MURAL - Maynooth University Research Archive Library



    Design, Synthesis and Evaluation of Organic and Metal Based Antimicrobial Agents


    Dolan, Niamh Anne (2013) Design, Synthesis and Evaluation of Organic and Metal Based Antimicrobial Agents. PhD thesis, National University of Ireland Maynooth.

    [img]
    Preview
    Download (6MB) | Preview


    Share your research

    Twitter Facebook LinkedIn GooglePlus Email more...



    Add this article to your Mendeley library


    Abstract

    The European Centre for Disease Prevention and Control (ECDC) have estimated that on any given day 1 in 18 hospitalised patients have a healthcare-associated infection (HAI) and that a large percentage of these infections are caused by resistant strains of bacteria. With the global spread of antibiotic-resistance and the emergence of bacteria resistant to ‘last-resort antibiotics’, along with the lack of new classes of antibiotics being discovered, there is an urgent need for antibacterial research. Herein, three compound families were designed and synthesised in an effort to ascertain a compound with improved antibacterial activity. Each of the compounds synthesised were evaluated for their bacteriostatic activity against the Gram-negative bacteria Escherichia coli and Pseudomonas aeruginosa and the Gram positive bacterium Staphylococcus aureus. A selection of the compounds were also evaluated for their in vivo toxicity using the larvae of the greater wax moth, Galleria mellonella. Firstly, a structure-activity relationship (SAR) study of a thiourea-based, bifuctional organocatalyst, which was found to exhibit bacteriostatic activity (MIC90 of 4.69- 6.25 g/mL against E. coli) comparable to that of vancomycin hydrochloride, was used to assess the structural components responsible for its activity. A number of structural features important for the overall activity of this compound were identified. Additionally, the hit compound and a selection of the SAR study compounds were also found to be non-toxic to the larvae of Galleria mellonalla. Secondly, modifications were made to the C-3 position of the well-known antibacterial quinolone structure. Two functionalities were chosen to replace the quinolone C-3 carboxylic acid, (1) the well-known carboxylic acid bioisostere, the (1H)-tetrazole, and (2) a hydroxamic acid. Both the (1H)-tetrazole and hydroxamic acid derivatives were found to exhibit bacteriostatic activity similar to that of their carboxylic acid analogues. Finally, the synthesis of a family of dioganotin(IV) dicarboxylates, including acetates, picolinates and nicotinates, as well as diorgantin(IV) dichlorides and their complexes with the ligands 1,10-phenanthroline (phen), 1,10-phenanthroline-5,6- dione (dione) and dipyrido[3,2-a:2’,3’-c]phenazine (dppz) were also carried out. Of the compounds synthesised, the dibutyltin(IV) derivatives exhibited the broadest range of activity in comparison to the dimethyltin(IV) or diphenyltin(IV) derivatives. The addition of the picolinate or nicotinate group did not promote activity against any of the bacteria. Furthermore, only in the case of [Ph2SnCl2(dione)] was there improved activity compared to the organic ligand itself.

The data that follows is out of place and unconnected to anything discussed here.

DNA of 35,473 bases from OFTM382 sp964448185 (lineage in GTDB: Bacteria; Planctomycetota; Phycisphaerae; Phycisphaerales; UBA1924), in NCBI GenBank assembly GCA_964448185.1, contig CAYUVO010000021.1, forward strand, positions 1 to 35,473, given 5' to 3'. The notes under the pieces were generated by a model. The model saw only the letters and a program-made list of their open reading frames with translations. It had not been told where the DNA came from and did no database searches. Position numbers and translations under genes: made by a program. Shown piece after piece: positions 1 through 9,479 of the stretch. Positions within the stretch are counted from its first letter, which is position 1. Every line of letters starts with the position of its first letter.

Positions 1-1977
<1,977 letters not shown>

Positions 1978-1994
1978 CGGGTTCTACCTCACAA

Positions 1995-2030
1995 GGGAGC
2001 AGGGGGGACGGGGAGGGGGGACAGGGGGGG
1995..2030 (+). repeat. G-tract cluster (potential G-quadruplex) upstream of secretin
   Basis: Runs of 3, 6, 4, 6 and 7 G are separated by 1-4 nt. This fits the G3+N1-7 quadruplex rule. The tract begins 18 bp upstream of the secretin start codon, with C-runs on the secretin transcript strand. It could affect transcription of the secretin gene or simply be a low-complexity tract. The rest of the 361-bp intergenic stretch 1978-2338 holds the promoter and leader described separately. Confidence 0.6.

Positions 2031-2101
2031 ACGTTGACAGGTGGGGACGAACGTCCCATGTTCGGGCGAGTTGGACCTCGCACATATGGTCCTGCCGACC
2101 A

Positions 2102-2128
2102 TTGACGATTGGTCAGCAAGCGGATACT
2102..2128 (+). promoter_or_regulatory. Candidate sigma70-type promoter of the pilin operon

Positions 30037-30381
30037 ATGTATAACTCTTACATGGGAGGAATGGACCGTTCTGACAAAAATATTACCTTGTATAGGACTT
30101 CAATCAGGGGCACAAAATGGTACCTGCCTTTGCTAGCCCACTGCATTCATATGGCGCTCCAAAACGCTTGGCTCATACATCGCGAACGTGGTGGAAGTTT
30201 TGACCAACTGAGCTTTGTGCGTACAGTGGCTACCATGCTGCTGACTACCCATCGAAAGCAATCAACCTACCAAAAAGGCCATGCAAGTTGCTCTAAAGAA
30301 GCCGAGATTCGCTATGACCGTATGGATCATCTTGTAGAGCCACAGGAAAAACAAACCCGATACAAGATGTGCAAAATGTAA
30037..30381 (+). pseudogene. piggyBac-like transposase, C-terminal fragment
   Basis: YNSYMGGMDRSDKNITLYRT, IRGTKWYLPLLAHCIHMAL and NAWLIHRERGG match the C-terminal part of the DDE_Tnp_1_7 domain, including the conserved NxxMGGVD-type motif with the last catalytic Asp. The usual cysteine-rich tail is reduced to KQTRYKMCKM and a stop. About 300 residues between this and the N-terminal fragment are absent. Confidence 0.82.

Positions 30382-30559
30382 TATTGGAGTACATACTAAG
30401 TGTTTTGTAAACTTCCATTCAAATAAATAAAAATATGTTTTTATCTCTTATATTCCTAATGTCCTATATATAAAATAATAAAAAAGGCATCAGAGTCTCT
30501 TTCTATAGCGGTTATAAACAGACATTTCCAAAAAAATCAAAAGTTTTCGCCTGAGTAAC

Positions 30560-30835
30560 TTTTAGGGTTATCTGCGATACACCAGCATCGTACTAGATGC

Item Type: Thesis (PhD)
    Keywords: Design; Synthesis; Evaluation; Organic; Metal Based; Antimicrobial Agents;
    Academic Unit: Faculty of Science and Engineering > Chemistry
    Item ID: 7711
    Depositing User: IR eTheses
    Date Deposited: 10 Jan 2017 17:01
    URI:

      Repository Staff Only(login required)

      View Item Item control page

      Downloads

      Downloads per month over past year